(…) the movies you just kind of figure everybody ought to have seen in order to have any sort of informed discussion about movies. They’re the common cultural currency of our time, the basic cinematic texts that everyone should know, at minimum, to be somewhat “movie-literate.”
That is a brave thing to do, because movie buffs will never agree on what those 100 movies should be, so his effort is bound to get contested. Which is what I’m going to do now.
85% of the listed movies are English spoken (mostly American). 70% of the movies were made before 1970. The best decade was the fifties (20 movies – from Hitchcock, Kurosawa, Wilder, Kazan, Godard …), then the seventies (19 movies – from Coppola, Scorsese, De Palma, Altman) and third the sixties (18 movies – Fellini, Kubrick, Bergman, Lean, Nichols).
Obviously, no female directors in the list, no Jane Campion or Sofia Coppola.
- with 4 ‘essential’ movies
- Howard Hawks
- Alfred Hitchcock
- with 3 ‘essential’ movies
- Billy Wilder
- Francis Ford Coppola
- Stanley Kubrick
- Steven Spielberg
- with 2 ‘essential’ movies
- Akira Kurosawa
- Elia Kazan
- Federico Fellini
- Fritz Lang
- Luis Buñuel
- Martin Scorsese
- Orson Welles
- Ridley Scott
- Roman Polanski
- Victor Fleming
It’s been a sery silent last 30 years for non-english, non-US movies, one would conclude by looking at Emerson’s list. France and Germany started strong the first half of the 20th century, Japan had a moment de gloire around ’50-’55, Italy had some luck with Fellini in the early sixties, but since then it’s been really quiet. I’m not a big expert on early European film, but I’m just wondering. Bertolucci? Kieslowski?
Only 6 movies from the nineties make it onto the list:
- “GoodFellas” – 1990 – Martin Scorsese
- “The Crying Game” – 1992 – Neil Jordan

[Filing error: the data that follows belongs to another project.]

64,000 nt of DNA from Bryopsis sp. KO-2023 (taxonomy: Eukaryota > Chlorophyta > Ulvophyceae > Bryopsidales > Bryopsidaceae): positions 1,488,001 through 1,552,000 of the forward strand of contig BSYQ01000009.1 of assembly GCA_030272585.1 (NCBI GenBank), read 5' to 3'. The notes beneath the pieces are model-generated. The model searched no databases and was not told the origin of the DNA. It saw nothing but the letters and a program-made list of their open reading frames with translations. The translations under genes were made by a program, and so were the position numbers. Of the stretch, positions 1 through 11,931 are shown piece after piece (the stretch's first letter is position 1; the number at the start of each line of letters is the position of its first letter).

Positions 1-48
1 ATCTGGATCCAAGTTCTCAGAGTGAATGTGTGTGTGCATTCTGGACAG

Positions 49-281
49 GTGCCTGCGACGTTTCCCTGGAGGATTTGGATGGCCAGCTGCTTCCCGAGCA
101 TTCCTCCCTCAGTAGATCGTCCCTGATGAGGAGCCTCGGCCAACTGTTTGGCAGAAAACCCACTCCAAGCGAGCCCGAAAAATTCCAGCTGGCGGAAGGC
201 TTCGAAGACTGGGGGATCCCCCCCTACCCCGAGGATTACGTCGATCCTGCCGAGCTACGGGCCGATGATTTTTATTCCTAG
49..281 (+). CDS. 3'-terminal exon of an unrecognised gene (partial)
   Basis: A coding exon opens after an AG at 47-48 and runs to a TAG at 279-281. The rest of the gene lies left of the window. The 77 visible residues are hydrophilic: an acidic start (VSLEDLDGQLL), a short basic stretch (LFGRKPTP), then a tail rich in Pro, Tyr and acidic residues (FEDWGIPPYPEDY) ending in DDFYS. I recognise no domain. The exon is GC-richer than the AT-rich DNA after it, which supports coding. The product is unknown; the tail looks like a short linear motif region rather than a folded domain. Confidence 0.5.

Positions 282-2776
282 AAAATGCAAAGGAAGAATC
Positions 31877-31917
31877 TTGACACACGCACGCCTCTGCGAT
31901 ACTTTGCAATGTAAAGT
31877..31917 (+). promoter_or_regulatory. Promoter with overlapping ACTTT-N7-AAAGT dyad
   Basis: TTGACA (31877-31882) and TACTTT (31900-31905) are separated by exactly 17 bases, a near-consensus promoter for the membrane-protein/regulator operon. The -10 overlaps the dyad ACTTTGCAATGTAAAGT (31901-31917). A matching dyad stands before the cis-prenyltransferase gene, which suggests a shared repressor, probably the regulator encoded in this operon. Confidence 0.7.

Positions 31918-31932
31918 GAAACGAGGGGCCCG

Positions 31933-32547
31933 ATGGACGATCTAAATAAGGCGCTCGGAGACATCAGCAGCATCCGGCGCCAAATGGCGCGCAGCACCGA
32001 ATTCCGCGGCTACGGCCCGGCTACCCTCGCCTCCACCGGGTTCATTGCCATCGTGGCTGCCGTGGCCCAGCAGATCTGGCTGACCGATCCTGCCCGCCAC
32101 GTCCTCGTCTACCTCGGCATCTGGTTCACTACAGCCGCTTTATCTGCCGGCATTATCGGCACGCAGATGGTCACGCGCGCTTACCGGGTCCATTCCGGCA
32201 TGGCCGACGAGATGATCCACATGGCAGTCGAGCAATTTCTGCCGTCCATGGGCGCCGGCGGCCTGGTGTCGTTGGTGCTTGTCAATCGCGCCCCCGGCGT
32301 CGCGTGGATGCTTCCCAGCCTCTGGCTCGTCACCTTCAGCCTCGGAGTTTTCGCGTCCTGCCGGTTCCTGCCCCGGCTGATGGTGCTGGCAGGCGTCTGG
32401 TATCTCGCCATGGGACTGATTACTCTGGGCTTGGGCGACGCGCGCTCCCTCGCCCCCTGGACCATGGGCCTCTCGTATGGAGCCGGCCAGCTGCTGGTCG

- “Schindler’s List” – 1993 – Steven Spielberg
- “Pulp Fiction” – 1994 – Quentin Tarantino
- “Fargo” – 1995 – Joel & Ethan Coen
- “Fight Club” – 1999 – David Fincher
I’ve seen them all, except for Fight Club, and they’re all good movies, but couldn’t that list be longer? Shouldn’t one at least have seen “Silence of the lambs” to understand “I’m having an old friend for dinner”? And what about … *he says while shifting his legs* “Basic Instinct”? What did “Thelma and Louise” do for emancipation and girl-girl action? The “Lion King” – ‘Hakuna matata’ and all that? Isn’t that more relevant than “Nosferatu” in this day and age?
The list is of course a good checklist to see what great movies you still have to sit through. I just did the counting, I haven’t seen half of them yet (I’m around 45%). I have a feeling that if someone would make a top 100 of the last thirty years, I’d be way above 50%.
Remarkable fact: Victor Fleming – a name that did not ring a bell with me – finished “Gone with the wind” and “The wizard of Oz” in the same year: 1939.
Ironically Fleming was brought in on both pictures to replace other directors and smooth out the troubled productions, a feat he accomplished masterfully.